Care Partner Information Sheet

Dementia - How to Give Medication to Someone with Dementia

How to Give Medication to Someone with Dementia

Many people with dementia require medication.  But, people with dementia often can't follow instructions about taking their medication. Some people with dementia will refuse to take their medication. What can you do to make sure they are getting the medications they need?

Make Sure You Are Giving the Right Medicine
People often keep medicines they were supposed to stop. Or, maybe one provider prescribed a medicine, and another prescribed the same medicine, without knowing what the first one was doing.  So, it is best to bring a bag or list of all medications, including those bought over-the-counter, to each medical visit. The provider should create a single list of medications that includes medicine names, doses, times taken, and who prescribed it. Once you know the correct medicines, keep an updated list with you at all times.

Make Sure You Know When to Give the Medicine
Some medicines should be given with meals, while others should be given on an empty stomach.  Some should be given in the morning, while others should given before bed.  Some are  taken once daily and some are taken several times each day.  Be sure you know when each medicine should be given, and what it is used for.

Use a Pill Organizer to Keep Track of What Should be Given and When

Pill organizers are plastic boxes with a place for each day's pills. Some, like the one pictured here, even have separate places  for  morning  pills,  lunchtime pills, evening pills, and bedtime pills. You can fill the whole organizer with pills at the beginning of the week. Using an organizer will help you keep track of what to give and when. It will also lower the chance that you will miss a dose or give a double dose. 




What To Do If Swallowing Pills is a Problem

Many people with dementia have trouble swallowing.  If you are running into this problem it may be easier to swallow pills if their head is tilted forward (chin tucked in). You can also ask your pharmacist if the medicine comes in liquid form. If it does, you can give the medicine with a spoon or a cup, or mix it with food.

If it doesn't come in liquid form, you may be able to crush pills or open capsules and mix the medicine in a spoon with applesauce, pudding, yogurt, or other soft food. But, it is important to know that some pills or capsules must never be crushed or opened. It can be dangerous to do so. Be sure to check with your pharmacist. The table below lists words in a medicine's name that tell you it should not be crushed or opened. Here is a detailed list of medicines that should not be opened or crushed.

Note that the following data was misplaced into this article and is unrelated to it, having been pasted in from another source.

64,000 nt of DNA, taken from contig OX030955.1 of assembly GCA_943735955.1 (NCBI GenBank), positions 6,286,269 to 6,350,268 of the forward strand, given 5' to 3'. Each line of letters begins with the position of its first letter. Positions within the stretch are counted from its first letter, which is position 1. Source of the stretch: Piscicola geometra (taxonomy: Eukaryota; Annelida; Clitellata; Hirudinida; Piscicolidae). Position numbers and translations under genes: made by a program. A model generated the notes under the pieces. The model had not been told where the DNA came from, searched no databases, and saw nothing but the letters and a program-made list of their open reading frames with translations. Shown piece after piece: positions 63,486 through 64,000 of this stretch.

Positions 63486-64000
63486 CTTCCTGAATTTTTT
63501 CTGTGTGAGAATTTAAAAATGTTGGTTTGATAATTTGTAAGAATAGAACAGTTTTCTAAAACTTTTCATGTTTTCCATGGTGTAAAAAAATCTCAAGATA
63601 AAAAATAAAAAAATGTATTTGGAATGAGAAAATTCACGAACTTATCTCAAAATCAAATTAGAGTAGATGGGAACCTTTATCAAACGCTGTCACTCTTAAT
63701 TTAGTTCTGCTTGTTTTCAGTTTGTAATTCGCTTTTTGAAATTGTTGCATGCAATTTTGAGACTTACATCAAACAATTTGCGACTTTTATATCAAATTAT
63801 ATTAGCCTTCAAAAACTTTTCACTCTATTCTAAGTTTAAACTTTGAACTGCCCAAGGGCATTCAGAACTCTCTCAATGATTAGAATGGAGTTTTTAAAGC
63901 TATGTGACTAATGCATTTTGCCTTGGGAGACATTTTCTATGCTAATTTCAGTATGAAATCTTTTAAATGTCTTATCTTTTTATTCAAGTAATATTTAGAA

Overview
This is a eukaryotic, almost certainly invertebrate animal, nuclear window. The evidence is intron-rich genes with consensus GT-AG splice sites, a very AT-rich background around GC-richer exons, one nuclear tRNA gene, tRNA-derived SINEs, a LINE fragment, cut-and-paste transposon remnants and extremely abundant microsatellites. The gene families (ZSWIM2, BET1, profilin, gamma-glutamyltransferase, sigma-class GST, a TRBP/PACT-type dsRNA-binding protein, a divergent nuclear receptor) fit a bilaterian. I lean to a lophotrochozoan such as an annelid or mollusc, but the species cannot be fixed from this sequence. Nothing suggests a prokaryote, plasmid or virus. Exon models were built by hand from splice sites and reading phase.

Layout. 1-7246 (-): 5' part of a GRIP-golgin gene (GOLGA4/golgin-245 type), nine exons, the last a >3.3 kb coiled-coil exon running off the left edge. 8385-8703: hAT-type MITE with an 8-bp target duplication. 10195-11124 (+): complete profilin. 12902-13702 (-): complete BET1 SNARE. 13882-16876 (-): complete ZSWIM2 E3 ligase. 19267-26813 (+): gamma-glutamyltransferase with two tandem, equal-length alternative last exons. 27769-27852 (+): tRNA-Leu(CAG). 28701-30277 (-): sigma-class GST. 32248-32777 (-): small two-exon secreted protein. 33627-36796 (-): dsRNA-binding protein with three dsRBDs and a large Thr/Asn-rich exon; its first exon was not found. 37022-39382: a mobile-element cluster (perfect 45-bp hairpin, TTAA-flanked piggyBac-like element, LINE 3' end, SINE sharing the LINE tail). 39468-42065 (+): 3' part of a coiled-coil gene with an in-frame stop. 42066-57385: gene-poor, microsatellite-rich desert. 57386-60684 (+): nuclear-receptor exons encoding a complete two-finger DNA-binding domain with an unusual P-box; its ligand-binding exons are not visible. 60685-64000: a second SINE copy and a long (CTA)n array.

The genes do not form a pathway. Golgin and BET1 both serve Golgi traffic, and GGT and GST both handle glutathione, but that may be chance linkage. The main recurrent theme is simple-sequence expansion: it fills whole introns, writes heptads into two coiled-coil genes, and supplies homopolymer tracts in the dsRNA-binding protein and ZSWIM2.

Do Not Crush Pills or Open Capsules If….

  • The medicine name ends in any of  these letters: CD, CR, LA, DR, XL, XR, XT
  • The medicine is "enteric coated"
  • The medicine is "extended release," "slow release," or ""sustained release"
  • The medicine is supposed to be given under the tongue


Consider Combo Pills
Sometimes giving medicine can be made easier with combo pills. They put two different medicines into one pill. That way, you don't have to give as many pills. Ask the provider if there are combo pills that might work in your situation.

Finally, Make Sure the Medicine is Truly Needed
There comes a time when dementia is so far advanced that it doesn't always make sense to keep giving some medicines. Pain medicine, nausea medicine, and other medicines needed to keep the person comfortable should be continued. But, there is often no benefit to continuing cholesterol medicine, blood pressure medicine, and others meant to prevent problems in the long term. Talk to the provider about which ones to stop and which one to keep taking.  For more information, read the Care Partners information sheet on End-of-Life Care.


Written by: Barry D Weiss, MD, Arizona Center on Aging

Care Partner Information ~ Tips for Providing Older Adult Care
Edited by an inter-professional team from the University of Arizona Center on Aging

This project was supported bythe Health Resources and Services Administration (HRSA) of the U.S. Department of Health and Human Services (HHS) under grant number U1QHP28721, Arizona Geriatrics Workforce Enhancement Program. This information or content and conclusions are those of the author and should not be construed as the official position or policy of, nor should any endorsements be inferred by HRSA, HHS or the U.S.  Government.